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Update: Brexit Officially Arrives

Brexit Officially Arrives

Britain officially left the European Union at midnight Central European Time, after three and a half years of negotiations with the bloc. The U.K. withdrawal agreement was quietly finalized in Brussels on Thursday. In London, few changes will be immediately apparent, though Brexit supporters, including Nigel Farage, have planned a celebration in Parliament Square. British Prime Minister Boris Johnson, who campaigned last month on a promise to “Get Brexit Done,” will not attend.

During the transition period—until Britain leaves the EU customs union at the end of the year—the change will be felt in Brussels. There are still more negotiations ahead, as officials hash out the future of EU-U.K. relations. And the EU Parliament will no longer have U.K. voting members, with 73 British lawmakers returning home. France and Germany could struggle to lead the bloc without Britain, the EU competition chief Margrethe Vestager said Thursday: “I think we will see a new dynamic in the union, but it will take some time before we fully recover.”

What about the British economy? On Thursday, the Bank of England decided not to cut interest rates, amid signs that the economy was improving ahead of the Brexit deadline. The move was a bit of a surprise, and the value of the British pound rose on the news. Economists suggest that Britain’s economy grew by 1 percent at most last year, with the Bank of England forecasting sluggish growth over the next two years.

Will Scotland break away? Scottish lawmakers voted on Wednesday in favor of a second independence referendum, and a poll published Thursday revealed that a slim majority of people in Scotland now support independence—boosted by those who changed their minds because of Brexit. With increasing popular support, the Scottish National Party isn’t likely to give up its push for another referendum despite facing obstacles, Jamie Maxwell reports for FP.

What We’re Following Today

Hundreds of thousands flee Syria’s Idlib. A Russian-backed Syrian Army campaign to take back Idlib in Syria’s northwest—the last rebel stronghold—has forced more than 700,000 people to flee toward the Turkish border. U.S. Special Envoy for Syria James Jeffrey said Thursday that the military campaign would create an “international crisis.” The assault has increased tensions between Moscow and Ankara, which fears a new influx of refugees. Turkey already hosts more than 3.5 million Syrians, and the Turkish national security council said Thursday that it would take “additional measures” against attacks on civilians and Turkish troops.

U.S. Senate votes on additional impeachment witnesses. U.S. senators will vote today on whether to allow additional witnesses in the impeachment trial of U.S. President Donald Trump. As the senators’ two days of questioning wrapped up on Thursday, Republicans appeared optimistic that they would have the votes to stop the testimony of any more witnesses, such as former National Security Advisor John Bolton. If the Senate declines to admit further evidence in the trial, the Republican-held chamber could quickly vote to acquit Trump—though Senate Minority Leader Chuck Schumer has hinted at a Democratic plan to stall the vote.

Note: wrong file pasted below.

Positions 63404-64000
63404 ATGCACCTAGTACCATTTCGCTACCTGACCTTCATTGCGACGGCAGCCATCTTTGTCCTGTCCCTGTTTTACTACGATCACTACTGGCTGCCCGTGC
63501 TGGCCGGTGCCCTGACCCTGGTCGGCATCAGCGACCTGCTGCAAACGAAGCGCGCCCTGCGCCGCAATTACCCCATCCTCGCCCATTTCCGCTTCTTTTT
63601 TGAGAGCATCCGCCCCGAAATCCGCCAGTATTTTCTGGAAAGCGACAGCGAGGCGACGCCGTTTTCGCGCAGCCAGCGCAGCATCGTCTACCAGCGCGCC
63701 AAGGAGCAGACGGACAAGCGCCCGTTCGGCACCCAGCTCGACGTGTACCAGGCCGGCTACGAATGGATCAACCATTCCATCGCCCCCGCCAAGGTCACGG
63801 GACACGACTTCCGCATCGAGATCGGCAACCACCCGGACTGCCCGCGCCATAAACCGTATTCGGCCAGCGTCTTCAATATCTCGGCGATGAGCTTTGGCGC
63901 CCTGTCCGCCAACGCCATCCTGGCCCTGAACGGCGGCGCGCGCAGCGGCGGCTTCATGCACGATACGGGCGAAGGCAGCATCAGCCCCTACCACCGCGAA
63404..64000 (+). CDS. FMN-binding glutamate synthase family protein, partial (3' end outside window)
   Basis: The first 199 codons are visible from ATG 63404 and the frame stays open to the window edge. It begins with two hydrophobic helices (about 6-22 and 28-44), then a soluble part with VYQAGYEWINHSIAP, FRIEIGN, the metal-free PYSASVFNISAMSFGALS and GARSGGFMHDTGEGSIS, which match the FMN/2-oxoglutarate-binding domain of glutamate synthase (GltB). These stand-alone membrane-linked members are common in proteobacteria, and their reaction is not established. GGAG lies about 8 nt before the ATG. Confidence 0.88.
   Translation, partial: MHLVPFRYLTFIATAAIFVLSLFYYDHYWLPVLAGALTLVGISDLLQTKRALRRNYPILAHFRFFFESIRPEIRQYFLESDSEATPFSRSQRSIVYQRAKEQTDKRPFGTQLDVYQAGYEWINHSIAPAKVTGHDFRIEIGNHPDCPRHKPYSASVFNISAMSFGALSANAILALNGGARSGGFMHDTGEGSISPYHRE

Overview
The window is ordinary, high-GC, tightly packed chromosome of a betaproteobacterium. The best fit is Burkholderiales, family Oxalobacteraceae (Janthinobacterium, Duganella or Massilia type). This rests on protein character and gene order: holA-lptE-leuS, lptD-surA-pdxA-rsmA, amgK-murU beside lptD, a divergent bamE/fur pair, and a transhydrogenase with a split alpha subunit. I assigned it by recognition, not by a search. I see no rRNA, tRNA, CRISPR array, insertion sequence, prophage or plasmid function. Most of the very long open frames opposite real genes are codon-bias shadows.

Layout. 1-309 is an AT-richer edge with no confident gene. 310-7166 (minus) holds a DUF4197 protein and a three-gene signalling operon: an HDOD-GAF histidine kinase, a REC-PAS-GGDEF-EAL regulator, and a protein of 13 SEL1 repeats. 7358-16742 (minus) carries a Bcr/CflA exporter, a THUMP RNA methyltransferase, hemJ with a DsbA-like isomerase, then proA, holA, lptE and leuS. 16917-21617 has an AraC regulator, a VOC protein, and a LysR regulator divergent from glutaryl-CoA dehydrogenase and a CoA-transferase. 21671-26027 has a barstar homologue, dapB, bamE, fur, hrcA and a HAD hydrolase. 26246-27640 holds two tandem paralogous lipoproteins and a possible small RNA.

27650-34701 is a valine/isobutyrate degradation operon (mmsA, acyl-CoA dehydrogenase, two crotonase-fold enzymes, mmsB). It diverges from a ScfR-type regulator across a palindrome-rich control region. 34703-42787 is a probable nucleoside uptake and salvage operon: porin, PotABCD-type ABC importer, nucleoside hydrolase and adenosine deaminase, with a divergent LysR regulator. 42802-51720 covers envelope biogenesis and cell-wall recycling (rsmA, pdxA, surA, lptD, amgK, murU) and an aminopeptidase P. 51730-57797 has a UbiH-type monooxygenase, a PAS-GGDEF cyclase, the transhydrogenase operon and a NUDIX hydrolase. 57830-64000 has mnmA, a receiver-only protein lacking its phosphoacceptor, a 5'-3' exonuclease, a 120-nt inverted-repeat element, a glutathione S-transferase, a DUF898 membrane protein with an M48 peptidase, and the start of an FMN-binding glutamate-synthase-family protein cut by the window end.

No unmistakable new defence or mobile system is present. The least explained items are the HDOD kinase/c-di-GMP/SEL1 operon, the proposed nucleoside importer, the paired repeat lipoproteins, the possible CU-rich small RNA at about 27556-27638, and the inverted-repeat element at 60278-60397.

Airlines are suspending flights to China. Many international airlines are suspending flights to mainland China for weeks or longer over the Wuhan virus, including Air France, American Airlines, British Airways, Lufthansa, and Turkish Airlines. (Here’s a full list.) The U.S. government has warned citizens not to travel to China. The announcements come as the World Health Organization (WHO) declared the new coronavirus outbreak a global health emergency on Thursday, with confirmed cases in 18 countries. The move by the WHO will trigger stricter guidelines around containment and information sharing, though it did not include a recommendation for limiting trade with or travel to China.

Keep an Eye On

India’s budget announcement. India’s government is expected to reveal its budget on Saturday amid slowing economic growth. Businesses, investors, and citizens will look to Prime Minister Narendra Modi’s plan to reverse that trend, with economists projecting GDP growth to reach a 10-year low at the end of the fiscal year on March 31. The new budget is likely to increase spending and call for higher import tariffs.

Chinese investment in Myanmar. As the West distances itself from Myanmar’s government over allegations of ethnic cleansing against the Rohingya minority, China is stepping in to fill the gap with multibillion-dollar development deals. The economic offensive is worrying for policymakers in India, already feeling the squeeze of an increasingly aggressive China, FP’s Keith Johnson reports.

A humanitarian channel to Iran. Switzerland has launched a humanitarian channel to bring essential food and medicine to Iran, beginning with cancer drugs. Though food, medicine, and humanitarian supplies are exempt from U.S. sanctions, the measures have deterred foreign banks from doing business—including humanitarian deals—with Tehran, harming some of Iran’s most vulnerable citizens, as Abbas Kebriaeezadeh wrote in Foreign Policy last August. The Swiss channel has been in the works since 2018.

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